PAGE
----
IDEAS home Printed from
MyIDEAS: Log in (now much improved!) to save this paper

The emergence of the empresas recuperadas por sus trabajadores: A political economic and sociological appraisal of two decades of self-management in Argentina

Listed author(s):
  • Marcelo Vieta
Registered author(s):

    The crisis of Argentina’s neoliberal model that escalated throughout the 1990s, driven in part by the zealousness of how IMF-sanctioned structural reforms were implemented, would eventually culminate in the model’s temporary implosion over the years spanning the turn of the millennium. For workers living through this crisis, traditional union tactics would prove unresponsive to the neoliberal juggernaut, while the state was on the defensive as business bankruptcy, informal work, unemployment, and poverty rates soared to unprecedented levels during this period. But the crisis of neoliberalism that so deeply affected the everyday lives of Argentina’s working people and their families also proved to be, for some of them, an opening for experimenting with other possibilities for organizing production and economic life. As businesses increasingly failed, more and more workers from a broad cross-section of Argentina’s urban-based economy began taking matters into their own hands by occupying and self-managing the troubled workplaces that had been employing them as worker cooperatives. Today throughout Argentina, almost 9,500 workers selfmanage over 200 empresas recuperadas por sus trabajadores (worker-recuperated enterprises, or ERTs) in sectors as varied as printing and publishing, media, metallurgy, health provisioning, foodstuffs, shipbuilding, waste management, construction, education, tourism, and energy. The aim of this working paper is to provide a political economic and sociological overview of the rise and establishment of ERTs in Argentina over the past two decades. It does so in order to introduce ERTs to readers that might not be familiar with the Argentine experience of workplace conversions to worker cooperatives and their recent historical emergence. It also gives context to what is arguably, as I will detail in forthcoming research, a new form of hybrid social economy organization—a “solidarity worker cooperative/work integration social enterprise.” In this respect, ERTs are a type of hybrid labour-managed firm that uniquely formed, in the Argentine political economic and sociological context, from out of the takeover and conversion of a formerly investor-owned or proprietary business into a worker cooperative by workers themselves.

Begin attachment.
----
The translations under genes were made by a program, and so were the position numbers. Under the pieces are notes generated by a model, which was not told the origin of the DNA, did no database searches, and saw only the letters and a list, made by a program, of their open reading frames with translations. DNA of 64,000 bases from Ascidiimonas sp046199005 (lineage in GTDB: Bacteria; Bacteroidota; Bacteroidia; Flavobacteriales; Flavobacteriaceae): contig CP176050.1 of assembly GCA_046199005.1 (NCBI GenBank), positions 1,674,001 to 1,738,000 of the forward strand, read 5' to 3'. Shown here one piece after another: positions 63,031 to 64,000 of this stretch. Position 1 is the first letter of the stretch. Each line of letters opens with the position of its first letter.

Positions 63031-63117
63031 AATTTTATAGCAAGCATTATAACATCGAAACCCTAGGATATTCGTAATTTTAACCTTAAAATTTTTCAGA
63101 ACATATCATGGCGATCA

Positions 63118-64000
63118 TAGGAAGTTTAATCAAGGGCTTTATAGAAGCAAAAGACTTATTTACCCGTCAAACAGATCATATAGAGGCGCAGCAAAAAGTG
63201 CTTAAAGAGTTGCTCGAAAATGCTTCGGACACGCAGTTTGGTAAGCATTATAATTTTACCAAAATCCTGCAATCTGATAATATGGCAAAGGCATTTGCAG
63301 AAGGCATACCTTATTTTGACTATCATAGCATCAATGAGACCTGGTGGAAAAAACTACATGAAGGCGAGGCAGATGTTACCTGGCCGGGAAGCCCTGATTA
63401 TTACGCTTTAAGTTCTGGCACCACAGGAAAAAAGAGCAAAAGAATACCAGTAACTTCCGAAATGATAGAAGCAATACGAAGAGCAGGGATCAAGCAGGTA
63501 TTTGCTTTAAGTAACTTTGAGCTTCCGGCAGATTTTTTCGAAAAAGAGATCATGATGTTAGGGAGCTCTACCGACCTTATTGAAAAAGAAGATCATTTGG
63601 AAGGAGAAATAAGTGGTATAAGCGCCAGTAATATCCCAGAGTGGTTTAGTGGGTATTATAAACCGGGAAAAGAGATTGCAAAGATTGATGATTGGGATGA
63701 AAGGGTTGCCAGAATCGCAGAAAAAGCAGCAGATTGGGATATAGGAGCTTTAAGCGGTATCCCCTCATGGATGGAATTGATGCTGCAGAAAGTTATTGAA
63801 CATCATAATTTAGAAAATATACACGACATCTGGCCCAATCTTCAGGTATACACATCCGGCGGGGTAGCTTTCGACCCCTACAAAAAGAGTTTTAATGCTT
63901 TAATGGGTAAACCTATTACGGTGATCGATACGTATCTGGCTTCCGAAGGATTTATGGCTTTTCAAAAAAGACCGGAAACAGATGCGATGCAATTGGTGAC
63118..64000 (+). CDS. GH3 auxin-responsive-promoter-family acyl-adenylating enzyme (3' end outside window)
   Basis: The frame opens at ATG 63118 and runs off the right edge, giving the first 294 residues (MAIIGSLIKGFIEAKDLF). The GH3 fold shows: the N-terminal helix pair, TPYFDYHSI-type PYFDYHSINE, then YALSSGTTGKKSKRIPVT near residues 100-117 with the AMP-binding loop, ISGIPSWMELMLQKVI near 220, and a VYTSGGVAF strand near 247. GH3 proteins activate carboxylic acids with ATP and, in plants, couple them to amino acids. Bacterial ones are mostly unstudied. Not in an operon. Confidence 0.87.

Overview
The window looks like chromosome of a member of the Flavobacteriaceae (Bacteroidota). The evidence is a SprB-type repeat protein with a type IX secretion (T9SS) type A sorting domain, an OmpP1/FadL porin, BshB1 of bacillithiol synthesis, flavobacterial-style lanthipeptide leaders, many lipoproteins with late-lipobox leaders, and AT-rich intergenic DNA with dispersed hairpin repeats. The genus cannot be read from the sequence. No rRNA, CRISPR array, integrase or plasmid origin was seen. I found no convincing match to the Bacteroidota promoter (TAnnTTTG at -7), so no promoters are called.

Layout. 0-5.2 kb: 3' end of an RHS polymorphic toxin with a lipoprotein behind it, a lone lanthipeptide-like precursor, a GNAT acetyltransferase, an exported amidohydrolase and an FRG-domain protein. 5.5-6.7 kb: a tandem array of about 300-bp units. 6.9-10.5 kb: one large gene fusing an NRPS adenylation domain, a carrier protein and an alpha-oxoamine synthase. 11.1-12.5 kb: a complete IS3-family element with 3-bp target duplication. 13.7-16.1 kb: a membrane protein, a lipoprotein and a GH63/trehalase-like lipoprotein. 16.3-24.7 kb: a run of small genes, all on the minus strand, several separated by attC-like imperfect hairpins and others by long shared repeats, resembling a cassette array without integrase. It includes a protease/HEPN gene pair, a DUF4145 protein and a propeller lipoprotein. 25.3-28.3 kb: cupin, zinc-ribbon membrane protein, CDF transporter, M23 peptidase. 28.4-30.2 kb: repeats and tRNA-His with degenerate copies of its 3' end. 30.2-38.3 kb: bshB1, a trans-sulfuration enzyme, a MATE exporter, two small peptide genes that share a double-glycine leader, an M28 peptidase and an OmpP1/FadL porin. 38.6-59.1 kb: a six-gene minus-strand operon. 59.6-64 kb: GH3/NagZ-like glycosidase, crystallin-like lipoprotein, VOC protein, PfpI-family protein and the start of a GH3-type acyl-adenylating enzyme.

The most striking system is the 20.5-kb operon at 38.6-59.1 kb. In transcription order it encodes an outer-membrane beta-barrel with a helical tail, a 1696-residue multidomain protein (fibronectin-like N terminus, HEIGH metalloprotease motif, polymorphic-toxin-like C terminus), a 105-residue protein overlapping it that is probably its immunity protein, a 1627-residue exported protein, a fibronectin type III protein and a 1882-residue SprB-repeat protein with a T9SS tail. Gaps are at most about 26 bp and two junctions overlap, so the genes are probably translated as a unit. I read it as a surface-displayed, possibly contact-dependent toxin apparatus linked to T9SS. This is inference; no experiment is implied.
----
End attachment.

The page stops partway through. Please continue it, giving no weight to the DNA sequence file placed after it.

If you experience problems downloading a file, check if you have the proper application to view it first. In case of further problems read the IDEAS help page. Note that these files are not on the IDEAS site. Please be patient as the files may be large.

    File URL:
    Download Restriction: no

    Paper provided by Euricse (European Research Institute on Cooperative and Social Enterprises) in its series Euricse Working Papers with number 1355.

    in new window

    Date of creation: 2013
    Handle: RePEc:trn:utwpeu:1355
    Contact details of provider: Postal:
    Via S.Giovanni 36 - 38122 Trento (TN)

    Phone: +39 0461 882289
    Fax: +39 0461 882294
    Web page:

    More information through EDIRC

    References listed on IDEAS
    Please report citation or reference errors to , or , if you are the registered author of the cited work, log in to your RePEc Author Service profile, click on "citations" and make appropriate adjustments.: